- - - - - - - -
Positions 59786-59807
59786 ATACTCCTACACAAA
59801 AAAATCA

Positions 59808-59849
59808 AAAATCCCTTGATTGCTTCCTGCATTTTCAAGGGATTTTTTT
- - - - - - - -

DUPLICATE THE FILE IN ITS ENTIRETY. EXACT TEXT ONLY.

Positions 59786-59807
59786 ATACTCCTACACAAA
59801 AAAATCA

Positions 59808-59849
59808 AAAATCCCTTGATTGCTTCCTGCATTTTCAAGGGATTTTTTT